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In general the Poynting vector is the in the direction in which the wave propagates. Usually, for university level work etc, for the most part we already know the direction of the EM wave. Thus the Poynting vector comes out positive, and in the direction we have predefined. However, if, for instance, we rotate our coordinates, the Poynting vector will point in the direction of propagation in the new coordinate system.

Now the direction of propagation can for instance be in the direction of the negative z axis, which would yield a 'negative' vector.

Having said that, if by 'negative' one means that the amplitude is negative, i.e. the energy propagation is negative, this would imply the 'source' of the wave is actually gaining energy as opposed to radiating it. This is possible for instance when you have an antenna that receives radiation. What is meant by that is that the external wave is oscillating the charge in the antenna, thus deposits energy into the antenna.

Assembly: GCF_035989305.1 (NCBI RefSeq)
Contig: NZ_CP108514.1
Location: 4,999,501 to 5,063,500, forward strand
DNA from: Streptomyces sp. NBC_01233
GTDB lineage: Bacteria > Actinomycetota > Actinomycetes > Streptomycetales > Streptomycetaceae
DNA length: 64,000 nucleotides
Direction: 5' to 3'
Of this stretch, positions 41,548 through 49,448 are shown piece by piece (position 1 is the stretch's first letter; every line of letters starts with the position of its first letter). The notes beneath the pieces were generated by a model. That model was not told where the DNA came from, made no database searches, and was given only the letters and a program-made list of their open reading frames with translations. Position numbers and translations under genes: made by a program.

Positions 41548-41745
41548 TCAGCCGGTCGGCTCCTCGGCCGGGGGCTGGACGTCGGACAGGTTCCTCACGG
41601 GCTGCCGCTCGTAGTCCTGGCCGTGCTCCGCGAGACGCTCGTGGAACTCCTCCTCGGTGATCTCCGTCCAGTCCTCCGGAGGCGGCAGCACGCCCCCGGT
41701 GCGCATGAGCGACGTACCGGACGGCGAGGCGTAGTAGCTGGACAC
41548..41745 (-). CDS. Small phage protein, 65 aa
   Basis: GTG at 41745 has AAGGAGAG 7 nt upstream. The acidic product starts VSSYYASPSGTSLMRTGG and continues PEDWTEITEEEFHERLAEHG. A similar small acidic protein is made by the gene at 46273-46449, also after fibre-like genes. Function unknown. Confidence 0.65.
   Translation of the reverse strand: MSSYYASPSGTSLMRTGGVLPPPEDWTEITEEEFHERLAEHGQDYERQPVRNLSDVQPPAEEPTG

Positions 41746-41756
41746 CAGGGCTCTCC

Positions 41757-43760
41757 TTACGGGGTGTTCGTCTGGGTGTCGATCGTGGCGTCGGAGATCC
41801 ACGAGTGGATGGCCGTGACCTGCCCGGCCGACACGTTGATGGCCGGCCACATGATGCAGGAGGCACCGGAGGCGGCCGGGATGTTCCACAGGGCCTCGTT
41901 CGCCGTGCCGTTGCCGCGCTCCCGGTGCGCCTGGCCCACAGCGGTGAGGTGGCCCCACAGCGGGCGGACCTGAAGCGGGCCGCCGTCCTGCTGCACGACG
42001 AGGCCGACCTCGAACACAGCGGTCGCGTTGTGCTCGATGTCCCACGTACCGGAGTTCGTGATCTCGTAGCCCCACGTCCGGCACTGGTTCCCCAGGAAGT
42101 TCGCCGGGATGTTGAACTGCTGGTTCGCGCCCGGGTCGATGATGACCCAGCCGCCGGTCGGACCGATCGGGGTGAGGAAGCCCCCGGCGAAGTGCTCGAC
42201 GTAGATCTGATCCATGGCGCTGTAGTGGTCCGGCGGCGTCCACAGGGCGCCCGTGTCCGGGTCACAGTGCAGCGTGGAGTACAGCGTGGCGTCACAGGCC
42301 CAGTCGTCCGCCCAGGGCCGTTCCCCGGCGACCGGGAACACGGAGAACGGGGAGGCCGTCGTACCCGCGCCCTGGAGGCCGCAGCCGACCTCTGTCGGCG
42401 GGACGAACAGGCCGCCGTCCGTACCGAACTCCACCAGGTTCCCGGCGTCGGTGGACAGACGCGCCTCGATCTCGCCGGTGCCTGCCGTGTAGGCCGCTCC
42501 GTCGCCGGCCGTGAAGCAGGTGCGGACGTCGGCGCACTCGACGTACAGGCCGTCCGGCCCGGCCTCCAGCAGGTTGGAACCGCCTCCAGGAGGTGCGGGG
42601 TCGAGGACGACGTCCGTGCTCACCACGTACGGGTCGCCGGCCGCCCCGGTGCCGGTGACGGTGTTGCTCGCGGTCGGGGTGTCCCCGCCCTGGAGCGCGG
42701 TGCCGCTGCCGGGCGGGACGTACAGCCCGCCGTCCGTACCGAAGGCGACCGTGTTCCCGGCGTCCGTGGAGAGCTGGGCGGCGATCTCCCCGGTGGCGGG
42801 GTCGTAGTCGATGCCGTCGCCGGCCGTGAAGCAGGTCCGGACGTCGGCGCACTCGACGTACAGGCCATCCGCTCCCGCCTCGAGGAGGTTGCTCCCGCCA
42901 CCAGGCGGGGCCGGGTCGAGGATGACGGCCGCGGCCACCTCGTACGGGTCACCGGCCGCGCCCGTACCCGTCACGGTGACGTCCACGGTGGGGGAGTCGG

In that case though you need to take the viewpoint of the charge at the antenna to get the so-called negative Poynting vector.

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  • $\begingroup$ Yes, by negative I mean that the poynting vector is in the opposite direction of the wave. So I understand from your reply that the poynting vector will ALWAYS be in the same direction of the wave´s propagation, and that it can´t be opposed to it. $\endgroup$ Jan 14, 2019 at 9:39
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    $\begingroup$ @JesusChueca Actually the Poynting vector defines the direction of propagation. Think about it: Is there another way to define direction of propagation, than by the direction of energy flow, which the Poynting vector specifies? $\endgroup$
    – Andreas H.